Mexico’s Centro Nacional de Control del Gas Natural (Cenagas) and Comisión Reguladora de Energía (CRE) must prioritize the interests of national oil company Petróleos Mexicanos (Pemex) and state power company Comisión Federal de Electricidad (CFE), Cenagas Director Elvira Daniel Kabbaz Zaga said this week in a radio interview.

Daniel, an appointee of President Andrés Manuel López Obrador, told Radio UNAM that the 2013 market-liberalizing energy reform passed under the previous government “did not improve our lives,” and that natural gas transport contracts for seven delayed pipelines tendered by CFE are unfair to the company.

Under the contracts’ force-majeure clauses, CFE must make fixed-capacity payments to the developers for the pipelines, despite the fact that they are not yet in service. For this reason, López Obrador has repeatedly called for the contracts to be renegotiated.

Created in 2014 under the auspices of the energy reform, Cenagas operates and allocates capacity on Mexico’s Sistrangas natural gas pipeline grid, a collection of pipeline systems formerly operated by Pemex. The CRE, meanwhile, oversees permitting and regulations in the midstream natural gas segment, and is roughly analogous to the U.S. Federal Energy Regulatory Commission.

The seven pipelines, whose owners include TC Energy Corporation, Infraestructura Energética Nova (IEnova) and Grupo Carso, must be integrated into the Sistrangas, Daniel said in the interview, explaining that Cenagas aims to become the sole technical operator of all natural gas pipelines in Mexico.

The seven pipelines have faced delays due to issues including local opposition, lawsuits, vandalism, unfavorable weather, and a protracted indigenous consultation process.

The integration of the pipelines into the Sistrangas cannot occur until the contracts with the developers are renegotiated, a process that CFE general director Manuel Bartlett is currently undertaking.

Daniel said she is “sure” that Bartlett will successfully renegotiate the contract terms, and that once this has occurred, Cenagas will conduct an open season for the pipelines’ capacity, giving priority first to CFE, and then to industrial consumers.

“We cannot allow private companies to be defining in a parallel system where natural gas will be sent,” Daniel said.

She clarified, however, that Cenagas “in no way” wishes to harm the interests of private sector companies, adding that “our job is to guarantee … that the country has conditions for growth, and that is what we are doing.”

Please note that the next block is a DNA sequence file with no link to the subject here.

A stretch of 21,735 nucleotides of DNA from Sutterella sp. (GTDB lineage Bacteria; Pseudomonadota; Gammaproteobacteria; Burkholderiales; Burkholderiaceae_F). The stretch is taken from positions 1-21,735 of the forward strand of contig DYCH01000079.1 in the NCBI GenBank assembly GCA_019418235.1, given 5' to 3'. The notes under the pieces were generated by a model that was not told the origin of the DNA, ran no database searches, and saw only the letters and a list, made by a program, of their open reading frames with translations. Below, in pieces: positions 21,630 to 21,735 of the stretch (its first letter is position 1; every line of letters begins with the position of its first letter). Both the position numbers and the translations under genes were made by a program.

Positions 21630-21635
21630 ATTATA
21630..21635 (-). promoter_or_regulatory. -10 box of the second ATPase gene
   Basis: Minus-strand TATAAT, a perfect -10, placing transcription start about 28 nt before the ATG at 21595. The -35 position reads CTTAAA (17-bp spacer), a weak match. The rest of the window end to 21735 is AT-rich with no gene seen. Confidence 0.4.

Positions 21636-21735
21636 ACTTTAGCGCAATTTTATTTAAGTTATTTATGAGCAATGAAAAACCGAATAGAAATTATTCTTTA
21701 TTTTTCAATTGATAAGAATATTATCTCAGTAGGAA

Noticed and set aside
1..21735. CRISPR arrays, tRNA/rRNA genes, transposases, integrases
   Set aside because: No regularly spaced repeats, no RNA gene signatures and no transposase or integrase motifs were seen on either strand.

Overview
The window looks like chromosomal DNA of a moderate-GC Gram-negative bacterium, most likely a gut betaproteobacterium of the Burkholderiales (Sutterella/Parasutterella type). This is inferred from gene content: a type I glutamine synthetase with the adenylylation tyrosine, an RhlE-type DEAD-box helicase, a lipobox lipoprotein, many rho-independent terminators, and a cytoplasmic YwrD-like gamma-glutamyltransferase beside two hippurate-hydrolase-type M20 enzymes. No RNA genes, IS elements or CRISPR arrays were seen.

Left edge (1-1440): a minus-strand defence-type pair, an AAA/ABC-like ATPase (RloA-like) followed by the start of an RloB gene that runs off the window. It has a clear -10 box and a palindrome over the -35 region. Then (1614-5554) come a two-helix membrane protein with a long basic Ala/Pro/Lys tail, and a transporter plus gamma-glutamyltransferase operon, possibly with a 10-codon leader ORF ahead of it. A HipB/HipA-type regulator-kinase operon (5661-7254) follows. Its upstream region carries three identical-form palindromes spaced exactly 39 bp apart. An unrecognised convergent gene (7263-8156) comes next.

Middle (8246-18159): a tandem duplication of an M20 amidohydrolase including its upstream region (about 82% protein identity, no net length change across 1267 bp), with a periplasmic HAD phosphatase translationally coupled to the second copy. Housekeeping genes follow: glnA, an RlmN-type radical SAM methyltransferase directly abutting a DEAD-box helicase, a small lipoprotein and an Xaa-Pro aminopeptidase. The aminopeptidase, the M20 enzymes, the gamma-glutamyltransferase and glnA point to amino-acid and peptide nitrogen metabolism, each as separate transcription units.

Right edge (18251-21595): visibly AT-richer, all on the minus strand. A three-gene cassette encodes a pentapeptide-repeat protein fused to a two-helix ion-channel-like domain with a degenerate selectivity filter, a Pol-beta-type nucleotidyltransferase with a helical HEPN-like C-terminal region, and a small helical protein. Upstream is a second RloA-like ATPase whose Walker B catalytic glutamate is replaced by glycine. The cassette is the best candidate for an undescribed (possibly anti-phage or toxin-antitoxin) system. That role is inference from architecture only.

Thalya Berrones, midstream and downstream consultant for Talanza Energy Consulting, told NGI’s Mexico GPI recently that since the integration of the CFE-anchored pipelines cannot occur without the developers’ consent, the government will have to seek economic incentives for the developers, namely in terms of the zonal transport rates that they will collect.

“Both Cenagas and the [developers] should begin with discussions between their [respective] boards to see if there are sufficient incentives in terms of rates,” Berrones said, citing that Cenagas sets transport rates for nine zones in Mexico, and that new zones would have to be established.

Daniel also suggested that private sector natural gas marketers in the country may be committing pricing “abuses,” and that more transparency is needed with regard to the prices they are charging to end-users.

Although the CRE publishes the IPGN monthly natural gas price index based on information provided by marketers, the CRE does not disclose which marketers are charging which prices.

Daniel called for the publishing of a “who’s who” of natural gas marketers and local distribution companies to determine which ones are charging excessively high prices. López Obrador took exactly such a measure last month in the gasoline retail segment to expose which stations, in his view, were gouging motorists at the pump.

Daniel said she believes that the new CRE commissioners controversially installed by López Obrador “understand that the CRE’s intervention is needed here” with regard to disclosing the prices charged by marketers.

The CRE “is not autonomous, this is a false perception that even several commissioners have had,” she said, adding that the CRE “is an auxiliary organism of the federal executive branch.”

Although article three of Mexico’s 2014 coordinated energy regulators law states that the CRE has “technical, operating and management autonomy,” this provision “does not mean autonomy,” Daniel said.

López Obrador has repeatedly accused the CRE and upstream hydrocarbons regulator Comisión Nacional de Hidrocarburos (CNH) of promoting the interests of the private sector to the detriment of Pemex and CFE.